Harvard Business School social psychologist, Amy Cuddy, has studied first impressions. “We’re judging how warm and trustworthy the person is, and that’s trying to answer the question, ‘What are this person’s intentions toward me?’ And we’re also asking ourselves, “How strong and competent is this person?’”

Her research shows that these two traits, trustworthiness and confidence, account for 80 to 90 percent of first impressions.   Why are first impressions so important? “First impressions matter when you want to build a lasting trust,”

Here are three psychological aspects regarding making a first impression especially at a business course, conference or networking event.

PRESENTATION – I need to be noticed because that gives me my power.
If you are feeling insecure and not grounded in self-confidence, you tend to be more concerned with how others see you.  To this end you may take one of three approaches

1.Over dress – overly stylish, attempting to make a fashion statement, too dressy or high fashion not warranted at a business-purposed gathering
The message – See me. Do I have your approval?

2.Under dress – arrive in too casual clothing – pants more suited to hiking, torn jeans, flip-flops or sandals, tee shirts, sweat shirts.
The message – Don’t see me, I am not sure I even belong here. I don’t have the confidence to be noticed for my expertise and value.

3. Inappropriate dress – showing too much skin, too short a skirt, tight pants, leggings worn as pants, too much cleavage.
The message – I don’t know how to dress for this event.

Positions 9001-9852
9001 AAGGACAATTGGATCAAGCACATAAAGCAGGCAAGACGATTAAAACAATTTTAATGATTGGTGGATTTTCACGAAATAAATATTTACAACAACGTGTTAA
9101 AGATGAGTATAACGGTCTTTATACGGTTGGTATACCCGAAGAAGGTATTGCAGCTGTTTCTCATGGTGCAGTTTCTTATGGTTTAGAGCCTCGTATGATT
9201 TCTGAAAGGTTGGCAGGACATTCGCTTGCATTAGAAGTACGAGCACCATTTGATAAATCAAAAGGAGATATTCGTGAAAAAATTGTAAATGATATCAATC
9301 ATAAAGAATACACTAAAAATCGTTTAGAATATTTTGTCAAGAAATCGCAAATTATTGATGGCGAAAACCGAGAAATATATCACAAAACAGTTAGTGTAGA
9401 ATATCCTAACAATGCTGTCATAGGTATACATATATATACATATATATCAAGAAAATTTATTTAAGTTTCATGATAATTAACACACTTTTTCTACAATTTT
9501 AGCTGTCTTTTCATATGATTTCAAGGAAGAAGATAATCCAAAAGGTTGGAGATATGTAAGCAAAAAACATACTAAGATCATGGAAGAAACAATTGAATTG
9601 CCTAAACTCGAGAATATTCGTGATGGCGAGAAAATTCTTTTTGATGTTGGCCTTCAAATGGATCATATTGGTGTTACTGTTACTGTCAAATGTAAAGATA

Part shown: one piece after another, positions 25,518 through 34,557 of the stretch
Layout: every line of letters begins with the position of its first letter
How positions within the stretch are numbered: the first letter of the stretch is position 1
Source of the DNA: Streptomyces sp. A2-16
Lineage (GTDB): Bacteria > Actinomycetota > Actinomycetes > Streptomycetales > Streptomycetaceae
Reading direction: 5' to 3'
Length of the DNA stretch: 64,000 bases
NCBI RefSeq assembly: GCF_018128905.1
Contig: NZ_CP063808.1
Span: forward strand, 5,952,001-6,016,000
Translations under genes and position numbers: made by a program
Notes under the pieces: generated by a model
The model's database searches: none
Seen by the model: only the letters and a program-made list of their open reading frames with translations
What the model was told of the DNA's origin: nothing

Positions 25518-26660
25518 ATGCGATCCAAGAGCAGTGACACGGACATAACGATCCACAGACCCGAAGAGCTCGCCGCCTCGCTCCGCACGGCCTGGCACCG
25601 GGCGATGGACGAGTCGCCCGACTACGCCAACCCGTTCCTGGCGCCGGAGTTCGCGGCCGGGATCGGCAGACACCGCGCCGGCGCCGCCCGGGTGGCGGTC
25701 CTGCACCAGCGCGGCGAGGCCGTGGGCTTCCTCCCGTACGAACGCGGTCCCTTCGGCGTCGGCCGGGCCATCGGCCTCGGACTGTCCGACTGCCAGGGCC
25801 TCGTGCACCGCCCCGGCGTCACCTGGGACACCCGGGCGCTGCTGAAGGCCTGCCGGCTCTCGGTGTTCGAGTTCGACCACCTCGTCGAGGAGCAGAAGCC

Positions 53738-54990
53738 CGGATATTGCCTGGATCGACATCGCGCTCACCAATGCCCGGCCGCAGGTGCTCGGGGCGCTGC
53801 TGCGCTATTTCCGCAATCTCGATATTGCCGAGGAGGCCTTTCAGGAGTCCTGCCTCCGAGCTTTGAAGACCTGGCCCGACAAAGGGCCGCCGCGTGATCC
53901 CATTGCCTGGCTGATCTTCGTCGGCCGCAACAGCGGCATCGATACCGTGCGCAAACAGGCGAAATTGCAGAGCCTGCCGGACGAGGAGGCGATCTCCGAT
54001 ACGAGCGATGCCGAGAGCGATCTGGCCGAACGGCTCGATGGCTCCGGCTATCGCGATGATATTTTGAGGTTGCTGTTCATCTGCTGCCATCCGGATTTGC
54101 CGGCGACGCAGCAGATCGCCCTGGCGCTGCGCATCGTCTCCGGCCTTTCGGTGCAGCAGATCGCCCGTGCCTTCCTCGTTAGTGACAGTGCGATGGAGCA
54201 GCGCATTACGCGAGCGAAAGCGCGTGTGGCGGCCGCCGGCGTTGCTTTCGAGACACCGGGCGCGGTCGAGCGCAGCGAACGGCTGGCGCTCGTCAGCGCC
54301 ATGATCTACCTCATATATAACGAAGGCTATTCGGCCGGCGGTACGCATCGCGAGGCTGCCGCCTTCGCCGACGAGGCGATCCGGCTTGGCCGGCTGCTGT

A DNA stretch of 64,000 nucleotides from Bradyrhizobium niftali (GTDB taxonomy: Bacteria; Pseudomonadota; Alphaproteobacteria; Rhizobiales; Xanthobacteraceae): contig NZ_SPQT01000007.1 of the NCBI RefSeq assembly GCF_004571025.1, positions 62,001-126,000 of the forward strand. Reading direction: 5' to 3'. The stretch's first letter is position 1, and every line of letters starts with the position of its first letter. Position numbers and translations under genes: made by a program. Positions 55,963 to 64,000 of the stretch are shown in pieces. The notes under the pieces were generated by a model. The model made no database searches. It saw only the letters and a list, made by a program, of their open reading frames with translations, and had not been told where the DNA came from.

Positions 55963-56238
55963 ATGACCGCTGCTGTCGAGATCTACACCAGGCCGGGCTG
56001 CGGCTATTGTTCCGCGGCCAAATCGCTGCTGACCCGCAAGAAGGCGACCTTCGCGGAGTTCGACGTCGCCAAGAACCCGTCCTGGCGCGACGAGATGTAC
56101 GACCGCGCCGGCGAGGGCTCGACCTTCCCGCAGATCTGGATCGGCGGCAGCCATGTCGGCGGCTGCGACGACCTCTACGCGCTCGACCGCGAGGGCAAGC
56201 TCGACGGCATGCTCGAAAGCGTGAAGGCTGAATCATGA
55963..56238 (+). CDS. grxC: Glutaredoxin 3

POISE – I am okay with myself.
When you feel relaxed and natural you automatically appear more confident and self-assured.  You don’t worry so much about what others think of you and you are not looking for anyone’s approval. You show respect by dressing appropriately and coming across as approachable with genuine interest in others.

Message – I approve of myself and show respect to you by looking and acting appropriately.

PRESENCE –  What can I contribute?
This is approach is not about “what’s in this for me?” but rather, how can I be of service to others.  That might look like engaging someone in a conversation who appears shy, offering to introduce someone to potential client or employer or approaching someone on the sidelines who does not look comfortable in being there and inviting him or her to come along with you and meet others.|

Message – I see you and would be happy to help you any way I can.

Remember:
If you don’t think how you present yourself matters, it does
If you don’t believe people notice, they do
If you don’t know that how you appear affects your reputation and competence, it will

You never get a second chance to make a first impression.

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